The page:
January 15, 2009
Obama May Select Highly Decorated Pilot As NASA Chief
Speculation erupted on Wednesday due to new reports that President-elect Barack Obama may be considering his new appointee to take over as NASA chief.
Retired Air Force Maj. Gen. Jonathan "Scott" Gration is unknown to people close to NASA, but he shares a close personal relationship with incoming president Obama.
Although Obama has not finalized his decision, sources told the Washington Post that a formal announcement could be made before Obama's inauguration on Jan. 20.
Although highly decorated, many analysts have raised concerns over Gration's inexperience in space.
"He's not at all known to members of the space community," space industry analyst John Logsdon said.
"I think President Bush made a mistake when he appointed someone without NASA experience in Sean O'Keefe to head the agency," said U.S. Sen. Bill Nelson, D-Fla., a member of the Commerce, Science and Transportation Committee, which would hold confirmation hearings on the eventual nominee. "I hope President Obama's pick will have that kind of (NASA) background."
O'Keefe's administration at NASA was marked by the 2003 shuttle Columbia disaster and poor financial management.
Some think there is value in Obama's possible pick of someone he has a personal relationship with.
"To me, it's a positive signal," said John Logsdon, former head of the space policy institute at George Washington University, who served on the Columbia Accident Investigation Board.
"Obama has picked one of his close personal associates to be the head of NASA. It would make no sense for Obama to send a close associate to an agency (and) then not support the agency."
Having grown up as the son of missionaries in the Congo, Gration may be the first NASA administrator to also speak Swahili. After serving for 32 years, he retired from the Air Force in 2006. Over the course of his career, Gration has flown 274 missions over Iraq and was on duty at the Pentagon on Sept. 11, 2001.
Gration would not be the first NASA administrator to come in with no space community experience. Former administrator James Webb was a lawyer before heading the space agency.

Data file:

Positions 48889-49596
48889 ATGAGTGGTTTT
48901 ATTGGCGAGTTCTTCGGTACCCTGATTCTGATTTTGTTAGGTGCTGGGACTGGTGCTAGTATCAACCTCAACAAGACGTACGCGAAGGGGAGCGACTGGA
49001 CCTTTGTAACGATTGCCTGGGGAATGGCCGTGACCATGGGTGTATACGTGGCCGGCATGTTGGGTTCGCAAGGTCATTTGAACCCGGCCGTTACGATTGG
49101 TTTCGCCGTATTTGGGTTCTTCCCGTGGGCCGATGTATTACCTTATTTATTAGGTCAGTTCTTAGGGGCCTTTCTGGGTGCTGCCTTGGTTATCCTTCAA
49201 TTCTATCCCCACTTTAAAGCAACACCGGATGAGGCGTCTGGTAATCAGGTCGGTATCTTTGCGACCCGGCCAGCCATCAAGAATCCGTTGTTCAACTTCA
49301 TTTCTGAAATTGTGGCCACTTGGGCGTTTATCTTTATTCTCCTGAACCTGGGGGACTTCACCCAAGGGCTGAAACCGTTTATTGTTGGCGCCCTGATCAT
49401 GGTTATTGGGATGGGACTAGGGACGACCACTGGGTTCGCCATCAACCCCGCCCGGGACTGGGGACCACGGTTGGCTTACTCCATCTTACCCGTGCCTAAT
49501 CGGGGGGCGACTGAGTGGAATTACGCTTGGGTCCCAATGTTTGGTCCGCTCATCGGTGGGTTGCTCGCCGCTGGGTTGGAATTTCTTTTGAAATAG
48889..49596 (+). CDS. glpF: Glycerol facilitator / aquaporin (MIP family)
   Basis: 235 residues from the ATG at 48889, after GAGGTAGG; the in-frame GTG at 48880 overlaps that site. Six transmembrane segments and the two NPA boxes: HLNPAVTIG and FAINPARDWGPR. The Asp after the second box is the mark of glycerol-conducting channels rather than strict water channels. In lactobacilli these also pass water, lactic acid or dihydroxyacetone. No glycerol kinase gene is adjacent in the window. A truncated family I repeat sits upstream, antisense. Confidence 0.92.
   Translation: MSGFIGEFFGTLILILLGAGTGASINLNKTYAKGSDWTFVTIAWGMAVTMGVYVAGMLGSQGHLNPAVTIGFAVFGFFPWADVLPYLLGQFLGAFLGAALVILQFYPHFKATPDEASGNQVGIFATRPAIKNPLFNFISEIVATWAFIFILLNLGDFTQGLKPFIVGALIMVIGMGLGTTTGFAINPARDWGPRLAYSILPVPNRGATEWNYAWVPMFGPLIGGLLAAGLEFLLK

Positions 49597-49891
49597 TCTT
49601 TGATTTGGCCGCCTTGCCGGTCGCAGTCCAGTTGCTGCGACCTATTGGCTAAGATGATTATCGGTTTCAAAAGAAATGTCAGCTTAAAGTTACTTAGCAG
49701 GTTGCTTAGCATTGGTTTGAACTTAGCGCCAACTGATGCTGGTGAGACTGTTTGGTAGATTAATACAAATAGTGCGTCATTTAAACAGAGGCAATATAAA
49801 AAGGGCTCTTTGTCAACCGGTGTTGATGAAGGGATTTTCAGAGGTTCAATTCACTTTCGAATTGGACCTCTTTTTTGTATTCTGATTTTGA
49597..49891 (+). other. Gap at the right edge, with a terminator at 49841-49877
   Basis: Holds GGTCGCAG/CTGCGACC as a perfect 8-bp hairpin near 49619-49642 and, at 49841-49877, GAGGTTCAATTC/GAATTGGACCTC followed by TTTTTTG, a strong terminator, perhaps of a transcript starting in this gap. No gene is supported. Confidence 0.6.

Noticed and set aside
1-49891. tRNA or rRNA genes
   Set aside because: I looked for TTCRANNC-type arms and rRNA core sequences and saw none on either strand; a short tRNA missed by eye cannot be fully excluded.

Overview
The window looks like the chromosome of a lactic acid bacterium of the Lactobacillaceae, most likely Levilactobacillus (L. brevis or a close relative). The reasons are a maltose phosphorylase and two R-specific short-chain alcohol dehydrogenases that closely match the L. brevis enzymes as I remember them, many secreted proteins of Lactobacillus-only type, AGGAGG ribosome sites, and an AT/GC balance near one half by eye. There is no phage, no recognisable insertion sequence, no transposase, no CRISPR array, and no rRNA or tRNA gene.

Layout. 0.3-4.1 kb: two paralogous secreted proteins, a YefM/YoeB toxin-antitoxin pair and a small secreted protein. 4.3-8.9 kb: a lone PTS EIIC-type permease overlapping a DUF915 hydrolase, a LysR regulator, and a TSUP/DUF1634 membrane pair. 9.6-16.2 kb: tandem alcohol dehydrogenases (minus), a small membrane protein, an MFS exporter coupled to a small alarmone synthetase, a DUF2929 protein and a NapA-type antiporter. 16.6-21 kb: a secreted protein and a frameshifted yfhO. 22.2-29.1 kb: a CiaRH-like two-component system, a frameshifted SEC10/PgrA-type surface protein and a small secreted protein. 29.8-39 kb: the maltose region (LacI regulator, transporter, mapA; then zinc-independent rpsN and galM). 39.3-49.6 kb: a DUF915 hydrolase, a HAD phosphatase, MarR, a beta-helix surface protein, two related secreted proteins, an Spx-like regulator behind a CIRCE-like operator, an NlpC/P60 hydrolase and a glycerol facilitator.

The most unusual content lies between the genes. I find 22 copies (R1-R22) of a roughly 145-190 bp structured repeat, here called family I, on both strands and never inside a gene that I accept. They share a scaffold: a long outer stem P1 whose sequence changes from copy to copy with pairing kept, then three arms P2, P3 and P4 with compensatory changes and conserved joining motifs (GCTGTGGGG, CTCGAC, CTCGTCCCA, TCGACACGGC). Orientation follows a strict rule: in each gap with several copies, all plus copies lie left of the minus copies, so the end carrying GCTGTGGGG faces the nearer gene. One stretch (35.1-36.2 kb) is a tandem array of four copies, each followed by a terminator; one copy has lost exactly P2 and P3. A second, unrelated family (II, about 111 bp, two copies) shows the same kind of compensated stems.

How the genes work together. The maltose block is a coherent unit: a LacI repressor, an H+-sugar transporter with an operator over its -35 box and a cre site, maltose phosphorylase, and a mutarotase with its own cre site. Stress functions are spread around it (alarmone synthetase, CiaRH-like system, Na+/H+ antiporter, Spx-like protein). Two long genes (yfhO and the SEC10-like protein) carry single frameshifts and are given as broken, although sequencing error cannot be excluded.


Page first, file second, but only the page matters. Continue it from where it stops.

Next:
Current NASA chief Michael Griffin has been highly outspoken in the months leading up to Obama's inauguration. He is at odds with the incoming administration over the possible replacement of the Ares I rocket under development by NASA with an existing military rocket to cut cost and reduce development time.
"If either White House staff or Congress starts to get into the launch vehicle design business, we're doomed. This is what NASA does," Griffin told The Washington Post this week.
In December, Griffin was the subject of a petition called "Campaign for Mike," which combined the efforts of friends, family, colleagues and even his wife Rebecca in hopes of asking Obama to allow Griffin to keep his job.
"And if this is inappropriate, I'm sorry," Rebecca Griffin wrote to Obama.
In a seemingly related move, the space agency also sent copies of a new NASA book called "Leadership in Space: Selected Speeches of NASA Administrator Michael Griffin, May 2005-October 2008."
David Mould, Griffins press secretary said the move to send copies of the book was nothing out of the ordinary during the time surrounding the end of a presidential term.
"A lot of people seem to like and support Mike and think he's doing a good job," said Mould.
Griffin himself also sent a letter to Obama to voice his gratitude.
"I am deeply grateful to you, personally, for your leadership" on the vote to allow NASA to use Russian spaceships," Griffin wrote.
Griffin said he "felt honored and embarrassed at the same time. I really, really, really always wanted the job to be about the space program and not about me," he said.
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